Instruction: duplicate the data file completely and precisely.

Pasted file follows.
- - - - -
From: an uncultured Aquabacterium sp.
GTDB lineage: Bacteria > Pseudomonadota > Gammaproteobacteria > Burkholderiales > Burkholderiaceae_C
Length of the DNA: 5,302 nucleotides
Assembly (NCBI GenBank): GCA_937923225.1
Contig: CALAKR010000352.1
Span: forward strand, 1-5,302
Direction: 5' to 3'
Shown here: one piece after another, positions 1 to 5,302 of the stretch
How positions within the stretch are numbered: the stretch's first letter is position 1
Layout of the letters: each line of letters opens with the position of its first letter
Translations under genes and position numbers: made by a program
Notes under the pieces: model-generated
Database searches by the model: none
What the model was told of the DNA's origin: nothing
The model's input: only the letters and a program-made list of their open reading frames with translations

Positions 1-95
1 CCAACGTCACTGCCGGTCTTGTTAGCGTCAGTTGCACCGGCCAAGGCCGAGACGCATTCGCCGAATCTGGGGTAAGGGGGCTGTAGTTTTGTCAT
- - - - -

From: an uncultured Aquabacterium sp.
GTDB lineage: Bacteria > Pseudomonadota > Gammaproteobacteria > Burkholderiales > Burkholderiaceae_C
Length of the DNA: 5,302 nucleotides
Assembly (NCBI GenBank): GCA_937923225.1
Contig: CALAKR010000352.1
Span: forward strand, 1-5,302
Direction: 5' to 3'
Shown here: one piece after another, positions 1 to 5,302 of the stretch
How positions within the stretch are numbered: the stretch's first letter is position 1
Layout of the letters: each line of letters opens with the position of its first letter
Translations under genes and position numbers: made by a program
Notes under the pieces: model-generated
Database searches by the model: none
What the model was told of the DNA's origin: nothing
The model's input: only the letters and a program-made list of their open reading frames with translations

Positions 1-95
1 CCAACGTCACTGCCGGTCTTGTTAGCGTCAGTTGCACCGGCCAAGGCCGAGACGCATTCGCCGAATCTGGGGTAAGGGGGCTGTAGTTTTGTCAT